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This time of Lent is an allusion to the forty days Jesus spent in the wilderness before embarking upon his ministry. The Gospels repeatedly remind us that Jesus regularly struggled to find moments of solitude and silence, to escape the crowds following him wherever he went. Time out was essential to the state of his spiritual health and well-being.

Alongside a good friend, Michael Rusk, I was recently privileged to meet with David Porter, the Archbishop of Canterbury’s Director of Reconciliation. He described for us the archbishop’s intention to establish a contemplative community to be resident in Lambeth Palace and serving the wider borough as well as any visitors to the Palace. But the main focus of the community is to provide a space for prayer and intimacy with God, space to take time out of a punishingly hectic diary in order to stop, to breathe, to find a spiritual and a physical centre for the soul.

During a post-graduate seminar I taught recently, I described the manner in which global events impact on the local and vice versa, and how all of this impacts on our ministry in any parish church. How is what we do relevant to the lives of the people we serve? and how even what we do at a local and community level has an impact on the wider church around the world.

During the WCC 10th Assembly last autumn, a young Christian woman from Iran spoke eloquently about the impact of economic sanctions on the ordinary people in her country – and I repeated her plea to end these sanctions during a lunch with the US Ambassador (apparently a personal friend of President Obama) and at a special parliamentary session on Iranian foreign relations at which there were delegates from the CIA, US and UK departments of defence, and trade interests from around the world. The general attitude of these officials was that the sanctions had worked, they had forced the Iranian government to come to the negotiating table. But I am there to ask, at what cost? The cost being the suffering of ordinary people for whom all this geopolitical intrigue has been a source of hunger, pain, and even death. Sanctions which cause human suffering touch the lives of each and every one of us – they touch our soul, and affect our right relationship with God.

So what does this have to do with the desert? with time out? David Porter mentioned there is a question we must ask ourselves in any conflict situation, whether it is in areas of violent conflict in the world, or the inner workings of deanery or parish politics. What is this conflict doing to your soul? You may believe you have right on your side, but what is holding onto that right doing to your relationship with God and with your fellow humanity? Answering such a question entails taking time out, setting yourself apart from whatever situation you are in, and asking yourself the tough questions. Why am I holding onto this? And what it is doing to me spiritually?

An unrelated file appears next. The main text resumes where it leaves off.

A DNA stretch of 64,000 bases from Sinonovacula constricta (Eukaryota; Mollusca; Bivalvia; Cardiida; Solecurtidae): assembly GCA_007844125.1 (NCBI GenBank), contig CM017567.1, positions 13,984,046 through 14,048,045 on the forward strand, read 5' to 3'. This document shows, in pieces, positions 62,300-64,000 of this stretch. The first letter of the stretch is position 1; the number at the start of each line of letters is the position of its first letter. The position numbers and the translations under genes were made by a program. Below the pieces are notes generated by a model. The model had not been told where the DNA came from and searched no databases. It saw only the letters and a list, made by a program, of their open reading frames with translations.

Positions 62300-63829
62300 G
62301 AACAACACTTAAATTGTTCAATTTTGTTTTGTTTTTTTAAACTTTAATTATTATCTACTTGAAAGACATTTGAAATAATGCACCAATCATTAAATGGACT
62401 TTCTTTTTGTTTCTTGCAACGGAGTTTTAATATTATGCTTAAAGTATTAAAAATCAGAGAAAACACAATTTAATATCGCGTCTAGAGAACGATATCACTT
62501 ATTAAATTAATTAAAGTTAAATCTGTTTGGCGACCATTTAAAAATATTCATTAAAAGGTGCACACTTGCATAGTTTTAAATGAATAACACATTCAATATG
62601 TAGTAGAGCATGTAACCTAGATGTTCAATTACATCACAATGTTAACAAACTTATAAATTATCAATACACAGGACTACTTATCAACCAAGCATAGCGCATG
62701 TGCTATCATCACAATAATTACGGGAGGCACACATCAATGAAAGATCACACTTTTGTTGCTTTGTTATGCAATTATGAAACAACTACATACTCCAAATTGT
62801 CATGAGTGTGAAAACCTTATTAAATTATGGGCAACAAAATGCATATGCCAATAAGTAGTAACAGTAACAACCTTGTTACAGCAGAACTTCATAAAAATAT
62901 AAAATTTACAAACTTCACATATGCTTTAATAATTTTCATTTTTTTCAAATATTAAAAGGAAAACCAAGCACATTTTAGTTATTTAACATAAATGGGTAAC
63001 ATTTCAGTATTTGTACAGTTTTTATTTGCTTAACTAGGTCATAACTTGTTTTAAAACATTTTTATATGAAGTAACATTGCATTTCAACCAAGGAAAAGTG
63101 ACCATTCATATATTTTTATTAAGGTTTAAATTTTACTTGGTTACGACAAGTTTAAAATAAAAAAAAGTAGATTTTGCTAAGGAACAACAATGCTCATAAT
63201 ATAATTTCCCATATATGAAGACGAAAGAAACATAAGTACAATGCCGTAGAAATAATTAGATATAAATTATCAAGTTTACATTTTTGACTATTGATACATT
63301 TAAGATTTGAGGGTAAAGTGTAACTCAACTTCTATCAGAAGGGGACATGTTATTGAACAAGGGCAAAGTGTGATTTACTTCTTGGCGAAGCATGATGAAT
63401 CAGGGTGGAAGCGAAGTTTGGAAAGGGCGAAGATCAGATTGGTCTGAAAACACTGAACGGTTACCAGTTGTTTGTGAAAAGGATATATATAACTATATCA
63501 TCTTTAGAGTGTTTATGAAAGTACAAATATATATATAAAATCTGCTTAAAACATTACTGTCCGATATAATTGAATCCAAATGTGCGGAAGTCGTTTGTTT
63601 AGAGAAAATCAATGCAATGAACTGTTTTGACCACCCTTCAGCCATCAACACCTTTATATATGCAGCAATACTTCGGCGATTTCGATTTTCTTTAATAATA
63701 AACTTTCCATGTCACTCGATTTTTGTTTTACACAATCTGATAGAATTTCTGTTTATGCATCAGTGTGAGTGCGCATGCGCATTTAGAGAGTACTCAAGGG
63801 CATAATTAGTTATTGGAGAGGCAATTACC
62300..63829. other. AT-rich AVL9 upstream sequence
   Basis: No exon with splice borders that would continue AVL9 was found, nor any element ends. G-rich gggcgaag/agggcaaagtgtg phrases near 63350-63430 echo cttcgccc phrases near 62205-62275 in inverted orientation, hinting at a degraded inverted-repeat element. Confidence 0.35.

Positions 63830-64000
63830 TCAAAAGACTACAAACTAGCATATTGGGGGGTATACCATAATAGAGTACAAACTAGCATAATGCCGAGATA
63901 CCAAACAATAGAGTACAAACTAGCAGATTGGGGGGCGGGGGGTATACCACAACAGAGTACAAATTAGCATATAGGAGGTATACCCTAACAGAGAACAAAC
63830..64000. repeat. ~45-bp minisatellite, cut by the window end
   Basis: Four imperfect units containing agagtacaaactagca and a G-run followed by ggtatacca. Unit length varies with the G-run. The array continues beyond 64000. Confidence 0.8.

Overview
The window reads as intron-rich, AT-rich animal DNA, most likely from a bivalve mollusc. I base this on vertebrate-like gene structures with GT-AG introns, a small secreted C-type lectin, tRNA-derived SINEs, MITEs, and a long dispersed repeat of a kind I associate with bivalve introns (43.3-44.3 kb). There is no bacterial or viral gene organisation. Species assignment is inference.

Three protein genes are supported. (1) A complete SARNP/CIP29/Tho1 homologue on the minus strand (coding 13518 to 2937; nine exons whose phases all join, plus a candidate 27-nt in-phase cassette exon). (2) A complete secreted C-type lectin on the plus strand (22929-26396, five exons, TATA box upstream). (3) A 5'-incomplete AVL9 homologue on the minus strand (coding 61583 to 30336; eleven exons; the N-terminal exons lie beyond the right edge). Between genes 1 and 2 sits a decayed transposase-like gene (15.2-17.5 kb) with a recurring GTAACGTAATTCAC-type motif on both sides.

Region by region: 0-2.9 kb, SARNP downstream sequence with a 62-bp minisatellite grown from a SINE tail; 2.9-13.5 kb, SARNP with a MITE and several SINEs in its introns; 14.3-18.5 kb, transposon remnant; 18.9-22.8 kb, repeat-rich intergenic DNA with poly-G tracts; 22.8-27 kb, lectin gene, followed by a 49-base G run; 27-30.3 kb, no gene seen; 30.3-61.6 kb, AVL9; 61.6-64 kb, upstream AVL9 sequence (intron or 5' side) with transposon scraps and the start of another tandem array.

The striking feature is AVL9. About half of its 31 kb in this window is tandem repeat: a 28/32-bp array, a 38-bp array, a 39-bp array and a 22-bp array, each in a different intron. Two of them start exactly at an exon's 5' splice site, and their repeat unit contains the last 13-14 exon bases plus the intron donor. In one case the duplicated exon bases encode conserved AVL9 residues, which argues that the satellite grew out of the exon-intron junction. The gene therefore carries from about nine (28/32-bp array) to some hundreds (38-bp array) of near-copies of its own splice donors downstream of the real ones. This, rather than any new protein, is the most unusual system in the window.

Once you are able to discern what it is that brings your soul closer to God, it is important to hold steady, even in the face of fear – and as Porter puts it, even in the face of someone holding a gun to your head and knowing that however much you may be facing him with a steadfast and loving heart, he could very well still pull the trigger. Surviving conflict is about knowing what you are about and holding onto that calm centre.

During a session of our Lent course, one of our parishioners asked if God were present among us, then surely that is heaven. Heaven is with us here and now, it is up to us to recognise this. So how do we recognise this in the situation described above? Do we have the courage to recognise even the most painful, the most fearful situations to also still be of God, and in the presence of God and heaven? It doesn’t mean we face these without fear. As I have said before – faith is real when it is accompanied by fear. What is courage without fear? There is no courage if you do not feel afraid. Courage is standing in that desert, naked, trembling and vulnerable before God, and yet choosing to continue standing there, waiting upon the spirit of God to lead you home.

These moments do not come out of the blue, they are worked at with discipline. They are worked at through the daily offices and through taking time out to converse intimately with our loving God in meditation and personal prayer. They are worked at in all the relationships we build up with our wider community and between ourselves as a parish. Hold steady to the discipline of prayer and service to one another and to community. Have the courage to take time each day to let go of everything, to walk in the desert, to discern what is good for your soul and its relationship with God. This is what lends strength, lends steadiness, to the times of trial. Before there is Easter, there is the desert and there is the trial. Embrace each, hold steady – for God is indeed with us and heaven is at hand.